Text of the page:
In practice, of course, a lot of popular flag nations offer flags of convenience that are super cheap and involve no pesky questions; but also provide basically zero service, so they are effectively useless at asserting jurisdiction, and typically not interested. And, if a ship is flagged in its actual home country, it is not unlikely that the home country considers the ship’s successful operation in whatever task it performs more important than what happens to a few unknowns who were probably just pirates anyway.

So, in theory, there is some law available; but it is less likely to be backed by any law enforcement assets or necessarily all that interested in getting involved. If you did something that managed to get the right nation state pissed off, it’s not as though you could just go “LOL! International Waters!!!” and skate(and even if, legally speaking, you could, “LOL! International Waters!!!” would presumably apply when you mysteriously turn up overboard, no?); but if nobody rocks the boat it just isn’t all that likely that anybody’s cops/coast guard/navy will show up to do anything about it.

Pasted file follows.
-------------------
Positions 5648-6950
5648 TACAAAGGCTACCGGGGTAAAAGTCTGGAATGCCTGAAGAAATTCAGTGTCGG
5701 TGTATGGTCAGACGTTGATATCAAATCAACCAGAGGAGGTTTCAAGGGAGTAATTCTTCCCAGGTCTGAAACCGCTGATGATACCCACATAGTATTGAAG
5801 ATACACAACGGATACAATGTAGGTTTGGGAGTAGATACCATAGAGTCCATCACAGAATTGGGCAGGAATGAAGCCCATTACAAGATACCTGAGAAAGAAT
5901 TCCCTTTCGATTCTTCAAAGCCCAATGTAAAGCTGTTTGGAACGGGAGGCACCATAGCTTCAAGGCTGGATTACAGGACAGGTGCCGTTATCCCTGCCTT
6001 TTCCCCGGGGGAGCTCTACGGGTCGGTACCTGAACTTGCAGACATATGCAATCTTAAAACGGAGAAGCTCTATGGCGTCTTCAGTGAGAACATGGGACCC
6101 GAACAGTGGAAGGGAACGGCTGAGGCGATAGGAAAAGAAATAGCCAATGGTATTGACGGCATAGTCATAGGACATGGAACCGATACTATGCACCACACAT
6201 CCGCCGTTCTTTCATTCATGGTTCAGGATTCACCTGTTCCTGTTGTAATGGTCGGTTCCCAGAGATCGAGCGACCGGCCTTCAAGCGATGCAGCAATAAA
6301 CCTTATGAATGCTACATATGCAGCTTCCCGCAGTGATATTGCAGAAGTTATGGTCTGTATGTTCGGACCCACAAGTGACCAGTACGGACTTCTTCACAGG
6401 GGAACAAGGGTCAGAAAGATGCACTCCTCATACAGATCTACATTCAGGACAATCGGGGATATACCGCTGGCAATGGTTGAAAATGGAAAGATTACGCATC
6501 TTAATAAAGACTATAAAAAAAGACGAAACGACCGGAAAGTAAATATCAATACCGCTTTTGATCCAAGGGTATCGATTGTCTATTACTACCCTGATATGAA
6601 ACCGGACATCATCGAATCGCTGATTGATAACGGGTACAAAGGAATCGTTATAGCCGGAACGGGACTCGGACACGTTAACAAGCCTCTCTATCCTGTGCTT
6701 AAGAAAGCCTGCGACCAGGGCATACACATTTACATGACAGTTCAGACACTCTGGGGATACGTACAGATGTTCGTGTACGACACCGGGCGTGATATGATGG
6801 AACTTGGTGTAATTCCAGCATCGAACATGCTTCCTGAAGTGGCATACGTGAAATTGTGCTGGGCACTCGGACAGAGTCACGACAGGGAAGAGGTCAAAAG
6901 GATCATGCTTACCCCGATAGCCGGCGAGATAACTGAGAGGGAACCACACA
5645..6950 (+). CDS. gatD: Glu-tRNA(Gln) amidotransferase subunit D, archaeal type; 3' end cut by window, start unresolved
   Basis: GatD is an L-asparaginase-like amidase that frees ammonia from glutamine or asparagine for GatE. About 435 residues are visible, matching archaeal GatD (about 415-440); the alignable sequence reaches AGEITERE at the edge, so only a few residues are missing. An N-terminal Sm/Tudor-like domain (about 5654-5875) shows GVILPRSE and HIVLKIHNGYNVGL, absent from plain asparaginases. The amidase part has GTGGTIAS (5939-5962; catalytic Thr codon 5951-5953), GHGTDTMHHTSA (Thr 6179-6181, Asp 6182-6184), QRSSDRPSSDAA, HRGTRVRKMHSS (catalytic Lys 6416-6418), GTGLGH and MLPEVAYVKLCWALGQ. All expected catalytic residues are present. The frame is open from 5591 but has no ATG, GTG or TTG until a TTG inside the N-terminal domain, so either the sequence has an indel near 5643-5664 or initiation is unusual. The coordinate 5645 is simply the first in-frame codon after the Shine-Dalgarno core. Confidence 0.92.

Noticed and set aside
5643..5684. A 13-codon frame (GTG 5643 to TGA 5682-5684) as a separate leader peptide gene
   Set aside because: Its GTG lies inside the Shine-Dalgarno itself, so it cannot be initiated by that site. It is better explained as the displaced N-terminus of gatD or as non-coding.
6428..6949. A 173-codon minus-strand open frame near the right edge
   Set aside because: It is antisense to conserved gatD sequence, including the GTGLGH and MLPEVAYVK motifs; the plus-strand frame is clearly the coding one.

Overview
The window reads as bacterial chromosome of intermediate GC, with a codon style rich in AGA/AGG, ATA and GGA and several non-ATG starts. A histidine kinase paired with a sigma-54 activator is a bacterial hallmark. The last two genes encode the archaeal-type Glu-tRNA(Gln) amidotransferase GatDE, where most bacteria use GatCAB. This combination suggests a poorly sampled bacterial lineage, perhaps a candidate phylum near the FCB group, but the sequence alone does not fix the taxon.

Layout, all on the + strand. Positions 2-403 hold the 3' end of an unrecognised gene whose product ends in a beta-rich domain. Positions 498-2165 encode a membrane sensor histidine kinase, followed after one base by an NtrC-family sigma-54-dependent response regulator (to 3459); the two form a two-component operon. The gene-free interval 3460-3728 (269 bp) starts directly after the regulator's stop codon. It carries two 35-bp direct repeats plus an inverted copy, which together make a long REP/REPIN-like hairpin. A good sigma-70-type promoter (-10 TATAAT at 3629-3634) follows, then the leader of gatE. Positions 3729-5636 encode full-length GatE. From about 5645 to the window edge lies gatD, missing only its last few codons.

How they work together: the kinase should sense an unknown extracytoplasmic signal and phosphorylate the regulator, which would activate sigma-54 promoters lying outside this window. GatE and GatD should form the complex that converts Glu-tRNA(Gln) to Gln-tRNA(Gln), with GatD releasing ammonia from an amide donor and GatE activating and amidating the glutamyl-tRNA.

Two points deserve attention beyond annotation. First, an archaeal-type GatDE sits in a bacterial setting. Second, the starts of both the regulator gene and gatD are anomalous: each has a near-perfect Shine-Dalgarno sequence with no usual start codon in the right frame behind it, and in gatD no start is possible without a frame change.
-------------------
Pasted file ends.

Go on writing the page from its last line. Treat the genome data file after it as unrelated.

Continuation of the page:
Apparently even cruise ships, which tend to be loaded with nationals of countries with international clout and mostly ply fairly safe routes, are not a location where you want to try to get anyone to take a criminal complaint seriously(you’d almost certainly get a response in event of a pirate attack or hijacking or something; but passenger-on-passenger crime is apparently a black hole).


#9

Seems to be exactly why no one would want to get involved right? clear as the darkest thickest mud ever. Which is sad.


#10

Also not any kind of expert, but I was given to understand that every nation has jurisdiction in crimes of this kind: pirates are legally hostes humani generis, enemies of humankind, and any country may prosecute an act of piracy on the high seas.


#11

Given the shit response, and response time, of various governments during the shoot-down of Flight 17 over Ukraine, I can’t see those same governments getting any quicker because of the deaths shown in this story.

Things have gotten to a seriously stupid level with government use of surveillance tech.


#12

According to the internet, the vessel shown is
CHUN I NO.217, LONGLINER, TAIWAN, BI 2353, 741CT7-000353.

So people should call the consulates & embassies of Taiwan.


#13

Satellite coverage of any given poin is not constant, even for major military powers, so that would be very hit or miss.


#14